Category: Food Network

Cutthroat Kitchen – Casting Guide

logo_CutThroat_Kitchen
Cutthroat Kitchen Logo
  • Contestants: Four per Episode
  • Top Prize: Upto $25,000
  • Selectivity: 3 Star
This is a single episode reality show appearing on the Food Network. The show is hosted by Alton Brown and features four features competing against each other in a format very similar to Chopped . The primary difference is that this show features culinary sabotages meant to hinder the contestants from completing their dishes. This is a fantastic show for someone who may not have the technical expertise to compete on a standard cooking show, and instead excel at thinking on their feet.

The sabotages can be divided into three primary categories. The first group are the ones that impact the ingredients in the dish. This can include losing their food basket or simply replacing key items. Statistically, these have the most impact and should therefore solicit the most bids. The second group are the challenges which impact the ability to cook or prepare the food. This includes limiting the chefs use of knives, heating sources, or mixing vessels. These can have a moderate impact when combined; however, on their own the recipient is rarely sent home for these. The final type of sabotage are the time wasters. These require the contestant to make hot dogs, remove sesame seeds, or chip shrimp from ice. These challenges are rarely the tipping point of the round and rather serve as the nail in the coffin when someone is already struggling.

Cutthroat Kitchen Show Overview & Strategy

When making a dish, the contestants should make an elevated version of the dish as close to possible to the standard dish. Contestants continually hurt themselves by trying to make something unique while shopping, and then the obstacles make it completely impossible for them to make a dish. Our team has watched every episode of Cutthroat Kitchen, and it is far more likely for the person who makes a traditional dish to make it through the round rather than someone who tries to “Think outside the box”. The time for creative thinking is after the auction, and not before. That being said, contestants should always get sugar, flour and eggs for every challenge regardless of the food. The eggs can serve as a binder and the flour a thickener. The sugar is used if the dish is made too salty or acidic to bring the flavor profile back in check. We’ve included a video of Alton’s suggestions below:

Cutthroat Kitchen Show Casting Process

The first step in applying for the show is to complete the application form here. The form has about 25 questions, many of which are simple one word responses such as First Name, Facebook ID, etc. This form could easily be completed in about 30 minutes. Once the form has been completed, if the casting team is interested in you, they will contact you and setup an camera test. For people who live in Los Angeles, this could be in person, but for everyone else it will be via Skype. There is a pretty quick turnaround time between when you submit the form and being contacted by the producers.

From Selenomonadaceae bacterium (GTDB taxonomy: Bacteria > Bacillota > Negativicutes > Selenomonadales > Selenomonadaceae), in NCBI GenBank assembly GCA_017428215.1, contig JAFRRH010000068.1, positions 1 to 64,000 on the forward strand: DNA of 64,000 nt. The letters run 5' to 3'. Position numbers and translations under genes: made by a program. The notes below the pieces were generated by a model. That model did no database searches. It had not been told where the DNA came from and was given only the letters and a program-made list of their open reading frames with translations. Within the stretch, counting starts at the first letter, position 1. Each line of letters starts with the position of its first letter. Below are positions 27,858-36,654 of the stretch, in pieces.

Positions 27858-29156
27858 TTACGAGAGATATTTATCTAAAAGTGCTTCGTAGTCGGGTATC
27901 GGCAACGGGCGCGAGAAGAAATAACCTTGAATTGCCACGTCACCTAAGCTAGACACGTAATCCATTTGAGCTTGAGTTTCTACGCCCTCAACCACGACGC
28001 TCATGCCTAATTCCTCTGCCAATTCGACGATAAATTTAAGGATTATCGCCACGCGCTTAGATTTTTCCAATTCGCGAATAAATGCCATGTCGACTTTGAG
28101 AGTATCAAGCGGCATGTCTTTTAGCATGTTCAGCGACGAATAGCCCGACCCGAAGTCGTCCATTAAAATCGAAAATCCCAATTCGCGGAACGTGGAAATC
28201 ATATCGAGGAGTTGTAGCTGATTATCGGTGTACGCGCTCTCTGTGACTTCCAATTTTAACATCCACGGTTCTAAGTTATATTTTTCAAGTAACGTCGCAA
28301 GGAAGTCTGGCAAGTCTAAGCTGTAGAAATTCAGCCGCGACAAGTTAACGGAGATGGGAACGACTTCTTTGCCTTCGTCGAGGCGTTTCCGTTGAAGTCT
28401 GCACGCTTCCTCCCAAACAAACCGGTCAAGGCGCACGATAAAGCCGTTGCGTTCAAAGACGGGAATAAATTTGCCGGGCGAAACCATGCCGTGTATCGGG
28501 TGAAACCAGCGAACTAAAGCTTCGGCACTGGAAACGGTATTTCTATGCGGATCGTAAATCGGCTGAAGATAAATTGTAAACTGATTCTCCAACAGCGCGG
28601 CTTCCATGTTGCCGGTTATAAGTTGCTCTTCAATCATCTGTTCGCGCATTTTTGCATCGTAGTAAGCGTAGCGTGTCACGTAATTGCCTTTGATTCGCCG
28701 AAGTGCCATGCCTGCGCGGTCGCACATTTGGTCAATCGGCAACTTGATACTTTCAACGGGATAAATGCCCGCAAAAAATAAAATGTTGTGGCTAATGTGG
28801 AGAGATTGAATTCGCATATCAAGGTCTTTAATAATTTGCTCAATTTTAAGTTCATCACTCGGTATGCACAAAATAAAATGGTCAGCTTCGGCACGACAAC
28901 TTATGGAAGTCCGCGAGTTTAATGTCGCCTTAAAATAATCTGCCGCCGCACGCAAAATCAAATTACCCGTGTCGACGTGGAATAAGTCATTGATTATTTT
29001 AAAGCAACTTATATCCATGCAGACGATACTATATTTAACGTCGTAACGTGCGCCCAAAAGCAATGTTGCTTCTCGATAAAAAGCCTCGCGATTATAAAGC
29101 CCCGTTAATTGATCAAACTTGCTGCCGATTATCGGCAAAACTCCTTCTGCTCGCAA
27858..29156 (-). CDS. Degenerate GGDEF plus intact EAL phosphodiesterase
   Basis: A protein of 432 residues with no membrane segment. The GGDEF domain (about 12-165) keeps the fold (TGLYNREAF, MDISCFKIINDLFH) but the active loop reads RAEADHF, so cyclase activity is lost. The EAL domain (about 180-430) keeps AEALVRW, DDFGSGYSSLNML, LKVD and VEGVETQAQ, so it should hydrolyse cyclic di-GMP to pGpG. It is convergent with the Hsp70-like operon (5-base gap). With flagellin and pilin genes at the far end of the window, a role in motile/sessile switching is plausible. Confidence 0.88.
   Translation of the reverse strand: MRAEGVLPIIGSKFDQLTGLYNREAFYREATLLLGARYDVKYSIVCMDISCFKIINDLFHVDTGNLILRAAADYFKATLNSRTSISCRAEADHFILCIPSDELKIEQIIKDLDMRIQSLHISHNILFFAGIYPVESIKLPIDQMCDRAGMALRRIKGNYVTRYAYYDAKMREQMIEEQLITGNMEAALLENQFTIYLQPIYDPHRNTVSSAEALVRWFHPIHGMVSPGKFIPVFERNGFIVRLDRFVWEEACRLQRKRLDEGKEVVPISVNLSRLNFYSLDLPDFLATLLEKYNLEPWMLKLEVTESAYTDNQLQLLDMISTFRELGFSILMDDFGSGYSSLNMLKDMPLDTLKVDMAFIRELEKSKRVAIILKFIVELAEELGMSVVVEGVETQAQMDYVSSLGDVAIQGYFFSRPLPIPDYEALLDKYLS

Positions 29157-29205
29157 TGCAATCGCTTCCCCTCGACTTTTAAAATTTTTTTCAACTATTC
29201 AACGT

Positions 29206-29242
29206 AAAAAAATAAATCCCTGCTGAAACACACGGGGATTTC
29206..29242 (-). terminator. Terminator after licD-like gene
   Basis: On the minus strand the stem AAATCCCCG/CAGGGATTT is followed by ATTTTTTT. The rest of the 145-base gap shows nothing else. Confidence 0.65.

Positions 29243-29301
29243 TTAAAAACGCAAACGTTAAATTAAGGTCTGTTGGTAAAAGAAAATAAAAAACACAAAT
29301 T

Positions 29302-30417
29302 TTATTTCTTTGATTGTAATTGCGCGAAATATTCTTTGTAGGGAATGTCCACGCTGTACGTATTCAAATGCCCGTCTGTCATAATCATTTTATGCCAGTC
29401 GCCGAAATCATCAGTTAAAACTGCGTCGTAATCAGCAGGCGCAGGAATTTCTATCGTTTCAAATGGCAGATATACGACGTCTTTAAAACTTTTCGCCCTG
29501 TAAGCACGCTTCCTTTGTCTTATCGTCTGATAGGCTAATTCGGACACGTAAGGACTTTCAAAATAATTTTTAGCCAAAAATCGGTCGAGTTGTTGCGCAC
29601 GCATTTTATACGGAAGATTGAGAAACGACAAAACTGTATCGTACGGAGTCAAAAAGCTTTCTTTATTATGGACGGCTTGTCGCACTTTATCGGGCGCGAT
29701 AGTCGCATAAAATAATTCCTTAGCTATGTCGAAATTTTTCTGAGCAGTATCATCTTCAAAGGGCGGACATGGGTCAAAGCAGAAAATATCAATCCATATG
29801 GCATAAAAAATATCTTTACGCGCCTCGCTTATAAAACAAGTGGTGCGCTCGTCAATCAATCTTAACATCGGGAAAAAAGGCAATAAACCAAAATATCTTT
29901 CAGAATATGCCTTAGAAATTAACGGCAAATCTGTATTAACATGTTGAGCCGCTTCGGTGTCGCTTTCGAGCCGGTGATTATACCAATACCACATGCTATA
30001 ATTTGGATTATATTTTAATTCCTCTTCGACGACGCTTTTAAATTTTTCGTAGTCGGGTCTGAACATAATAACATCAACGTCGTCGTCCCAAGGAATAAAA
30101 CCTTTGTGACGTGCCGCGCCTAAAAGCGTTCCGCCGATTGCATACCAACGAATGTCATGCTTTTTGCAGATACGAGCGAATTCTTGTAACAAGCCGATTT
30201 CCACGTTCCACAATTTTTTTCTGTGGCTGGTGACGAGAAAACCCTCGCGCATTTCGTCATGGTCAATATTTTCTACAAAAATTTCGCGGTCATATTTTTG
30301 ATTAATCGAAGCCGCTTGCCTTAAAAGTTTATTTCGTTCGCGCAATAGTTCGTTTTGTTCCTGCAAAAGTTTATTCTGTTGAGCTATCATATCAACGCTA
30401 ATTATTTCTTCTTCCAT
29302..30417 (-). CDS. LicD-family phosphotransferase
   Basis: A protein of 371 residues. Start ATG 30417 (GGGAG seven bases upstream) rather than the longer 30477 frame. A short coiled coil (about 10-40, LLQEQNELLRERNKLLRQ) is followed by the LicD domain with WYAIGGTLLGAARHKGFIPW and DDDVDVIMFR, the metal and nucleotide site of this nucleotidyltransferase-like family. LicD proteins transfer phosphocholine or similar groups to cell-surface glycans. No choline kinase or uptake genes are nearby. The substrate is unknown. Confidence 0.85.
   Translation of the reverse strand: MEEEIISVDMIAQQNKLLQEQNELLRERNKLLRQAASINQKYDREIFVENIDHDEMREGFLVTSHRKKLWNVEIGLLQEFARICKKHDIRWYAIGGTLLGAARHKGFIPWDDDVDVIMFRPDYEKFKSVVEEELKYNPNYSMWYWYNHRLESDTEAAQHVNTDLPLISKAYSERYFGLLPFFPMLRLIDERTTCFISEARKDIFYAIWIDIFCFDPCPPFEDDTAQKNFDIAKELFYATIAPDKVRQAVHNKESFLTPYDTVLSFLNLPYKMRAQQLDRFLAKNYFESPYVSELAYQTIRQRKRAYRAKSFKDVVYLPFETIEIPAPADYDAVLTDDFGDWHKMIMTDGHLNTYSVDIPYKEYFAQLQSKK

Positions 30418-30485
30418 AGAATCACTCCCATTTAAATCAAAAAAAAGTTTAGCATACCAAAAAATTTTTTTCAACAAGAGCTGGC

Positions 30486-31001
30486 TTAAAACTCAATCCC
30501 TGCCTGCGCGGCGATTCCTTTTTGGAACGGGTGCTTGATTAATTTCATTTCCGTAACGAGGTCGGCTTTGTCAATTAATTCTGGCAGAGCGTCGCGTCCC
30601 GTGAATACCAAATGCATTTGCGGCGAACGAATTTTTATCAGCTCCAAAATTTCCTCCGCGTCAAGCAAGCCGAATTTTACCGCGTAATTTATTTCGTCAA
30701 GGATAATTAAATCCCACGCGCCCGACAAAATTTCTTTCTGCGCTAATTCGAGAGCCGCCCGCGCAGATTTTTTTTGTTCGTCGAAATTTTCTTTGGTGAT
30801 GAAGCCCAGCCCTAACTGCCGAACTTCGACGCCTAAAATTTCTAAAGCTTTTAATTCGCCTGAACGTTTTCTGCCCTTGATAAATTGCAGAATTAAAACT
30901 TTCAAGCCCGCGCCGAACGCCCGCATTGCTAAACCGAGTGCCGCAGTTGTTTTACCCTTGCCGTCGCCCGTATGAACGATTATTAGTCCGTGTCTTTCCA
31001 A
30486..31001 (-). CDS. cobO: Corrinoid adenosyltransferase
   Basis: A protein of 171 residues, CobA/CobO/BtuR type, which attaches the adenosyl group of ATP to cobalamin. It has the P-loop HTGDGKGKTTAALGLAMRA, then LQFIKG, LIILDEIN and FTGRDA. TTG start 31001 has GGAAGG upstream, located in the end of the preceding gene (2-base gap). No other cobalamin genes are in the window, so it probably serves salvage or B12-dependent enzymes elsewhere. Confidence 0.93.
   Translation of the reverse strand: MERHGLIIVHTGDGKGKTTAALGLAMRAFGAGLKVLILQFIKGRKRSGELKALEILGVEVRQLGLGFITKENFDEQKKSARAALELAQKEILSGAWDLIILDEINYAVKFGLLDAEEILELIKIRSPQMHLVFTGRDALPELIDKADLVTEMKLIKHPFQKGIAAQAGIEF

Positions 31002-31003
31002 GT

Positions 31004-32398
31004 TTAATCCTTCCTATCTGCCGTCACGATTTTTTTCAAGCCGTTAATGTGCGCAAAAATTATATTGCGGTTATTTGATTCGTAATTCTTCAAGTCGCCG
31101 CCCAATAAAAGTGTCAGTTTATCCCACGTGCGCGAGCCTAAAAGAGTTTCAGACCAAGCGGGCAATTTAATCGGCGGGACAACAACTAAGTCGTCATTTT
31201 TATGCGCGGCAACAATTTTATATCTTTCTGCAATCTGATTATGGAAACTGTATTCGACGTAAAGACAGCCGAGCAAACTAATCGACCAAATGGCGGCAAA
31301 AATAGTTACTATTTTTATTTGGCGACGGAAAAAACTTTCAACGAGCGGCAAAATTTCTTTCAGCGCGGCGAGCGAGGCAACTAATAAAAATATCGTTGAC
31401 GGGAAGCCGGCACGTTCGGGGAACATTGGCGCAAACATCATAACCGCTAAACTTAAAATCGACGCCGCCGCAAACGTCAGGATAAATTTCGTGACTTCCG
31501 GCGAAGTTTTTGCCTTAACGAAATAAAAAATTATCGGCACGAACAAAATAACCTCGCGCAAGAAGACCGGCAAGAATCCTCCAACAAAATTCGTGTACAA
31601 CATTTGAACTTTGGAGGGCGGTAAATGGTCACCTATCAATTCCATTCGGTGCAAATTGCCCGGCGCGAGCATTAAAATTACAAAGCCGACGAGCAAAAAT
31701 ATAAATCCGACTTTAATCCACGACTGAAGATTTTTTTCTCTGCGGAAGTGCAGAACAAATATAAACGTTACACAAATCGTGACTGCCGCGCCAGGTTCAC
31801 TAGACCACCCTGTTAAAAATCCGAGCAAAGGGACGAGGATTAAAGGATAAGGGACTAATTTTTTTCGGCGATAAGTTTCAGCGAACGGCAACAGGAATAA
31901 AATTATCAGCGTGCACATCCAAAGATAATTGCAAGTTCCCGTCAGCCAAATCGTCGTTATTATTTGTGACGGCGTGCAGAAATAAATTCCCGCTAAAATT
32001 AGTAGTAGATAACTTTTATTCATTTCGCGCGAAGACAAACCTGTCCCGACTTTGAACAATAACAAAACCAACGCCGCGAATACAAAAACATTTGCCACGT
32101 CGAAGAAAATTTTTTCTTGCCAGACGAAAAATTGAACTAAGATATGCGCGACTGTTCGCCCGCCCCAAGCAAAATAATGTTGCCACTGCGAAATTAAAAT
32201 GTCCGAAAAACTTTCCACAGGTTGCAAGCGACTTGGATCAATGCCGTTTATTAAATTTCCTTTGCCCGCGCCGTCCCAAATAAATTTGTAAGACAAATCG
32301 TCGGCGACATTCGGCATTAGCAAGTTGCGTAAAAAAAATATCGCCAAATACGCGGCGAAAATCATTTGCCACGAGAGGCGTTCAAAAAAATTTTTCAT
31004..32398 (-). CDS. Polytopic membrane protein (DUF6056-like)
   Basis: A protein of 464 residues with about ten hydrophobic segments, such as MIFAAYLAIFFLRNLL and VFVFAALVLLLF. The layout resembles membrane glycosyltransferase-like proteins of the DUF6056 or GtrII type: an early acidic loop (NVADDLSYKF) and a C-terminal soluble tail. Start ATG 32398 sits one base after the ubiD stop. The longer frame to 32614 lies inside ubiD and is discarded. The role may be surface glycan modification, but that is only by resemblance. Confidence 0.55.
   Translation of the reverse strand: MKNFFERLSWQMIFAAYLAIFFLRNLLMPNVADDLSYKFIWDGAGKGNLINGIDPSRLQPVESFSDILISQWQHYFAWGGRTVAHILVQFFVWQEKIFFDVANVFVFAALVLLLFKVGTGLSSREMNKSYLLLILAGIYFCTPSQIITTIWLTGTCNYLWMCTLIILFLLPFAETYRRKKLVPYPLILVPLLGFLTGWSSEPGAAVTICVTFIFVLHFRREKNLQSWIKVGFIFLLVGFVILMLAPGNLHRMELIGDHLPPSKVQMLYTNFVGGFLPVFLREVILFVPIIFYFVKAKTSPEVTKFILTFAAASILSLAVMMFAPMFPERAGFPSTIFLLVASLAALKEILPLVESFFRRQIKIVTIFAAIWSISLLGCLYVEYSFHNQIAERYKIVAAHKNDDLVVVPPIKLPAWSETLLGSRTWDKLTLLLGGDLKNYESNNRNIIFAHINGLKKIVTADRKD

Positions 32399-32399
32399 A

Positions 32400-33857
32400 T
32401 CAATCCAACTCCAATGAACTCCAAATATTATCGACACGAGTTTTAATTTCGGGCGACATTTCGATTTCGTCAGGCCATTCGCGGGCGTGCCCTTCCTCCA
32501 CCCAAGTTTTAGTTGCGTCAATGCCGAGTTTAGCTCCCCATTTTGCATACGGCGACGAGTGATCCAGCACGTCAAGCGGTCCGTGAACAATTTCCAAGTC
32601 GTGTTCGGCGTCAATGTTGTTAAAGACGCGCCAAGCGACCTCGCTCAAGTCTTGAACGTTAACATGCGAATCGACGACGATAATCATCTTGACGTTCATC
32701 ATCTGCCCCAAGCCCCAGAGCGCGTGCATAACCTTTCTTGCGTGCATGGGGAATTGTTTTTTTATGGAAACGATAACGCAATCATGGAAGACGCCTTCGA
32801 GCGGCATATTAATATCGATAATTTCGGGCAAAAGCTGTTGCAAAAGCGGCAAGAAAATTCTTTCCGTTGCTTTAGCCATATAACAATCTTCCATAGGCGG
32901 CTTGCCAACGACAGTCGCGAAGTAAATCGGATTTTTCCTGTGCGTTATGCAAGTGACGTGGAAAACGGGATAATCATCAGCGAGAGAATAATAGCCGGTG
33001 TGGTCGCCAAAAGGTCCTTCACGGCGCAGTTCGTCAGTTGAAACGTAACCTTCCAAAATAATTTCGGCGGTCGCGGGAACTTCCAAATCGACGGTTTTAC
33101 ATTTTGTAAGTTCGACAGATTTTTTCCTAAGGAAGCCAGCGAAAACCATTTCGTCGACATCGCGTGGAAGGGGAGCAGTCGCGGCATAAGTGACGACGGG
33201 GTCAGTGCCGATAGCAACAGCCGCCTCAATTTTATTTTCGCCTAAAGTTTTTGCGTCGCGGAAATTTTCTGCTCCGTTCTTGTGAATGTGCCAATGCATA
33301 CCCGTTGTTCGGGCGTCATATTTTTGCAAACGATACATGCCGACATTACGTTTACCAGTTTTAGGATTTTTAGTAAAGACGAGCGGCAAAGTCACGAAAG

The next season of Cutthroat Kitchen is casting in December 2014 and January 2015. The filming occurs in Los Angeles and usually takes 2-3 days on set for each episode.

Applicant Restrictions:

Each episode has a unique set of restrictions. There are no set guidelines as any age or profession restrictions are lifted for the “Special Shows” some of which we have listed below. If you want to apply on Cutthroat Kitchen and are a legal US resident, it’s worth submitting your online application.
  • Fireman
  • Lunch Lady
  • Grandmother
  • Home Chef
  • Military
  • BBQ/Grill Master
  • Food Truck Chef


Finally, if you applied to be on this show, we’d love to hear your story whether or not you were selected to appear on air. Feel free to click the link below to share your story with us and our readers.

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Cupcake Wars – Casting Guide

Cupcake Wars Logo  Copyright:  FoodNetwork

  • Contestants: Four Per Episode
  • Top Prize: $10,000
  • Selectivity: 2 Star
Cupcake wars is one of the best reality cooking shows. The show has a maximum prize of $10,000, but the real key is the exposure and marketing that the bakery gets for appearing on the show. Even if someone goes out in the first round, they will be able to advertise they were selected to appear on the show. By making it to the second round, the contestant can advertise they were in the “Top 3”, “Cupcake Wars Finalist” or “Cupcake Wars Winner”. Ultimately, appearing on this show is worth thousands of dollars in growing a business, and it will really allow the participants’ businesses to standout in the local market.

Show Details

The show is divided into three rounds which are judge by Florian Bellanger, Candace Nelson, and a guest judge that will change each episode. The first round will be a taste test in which the contestants will be provided ingredients which don’t normally go into cupcake. This could include raw seafood, green vegetables, meat or savory food. This really forces the contestant to think on their feet as they can’t simply come in with a predetermined recipes. After this round, the team which creates the worst cupcake is eliminated.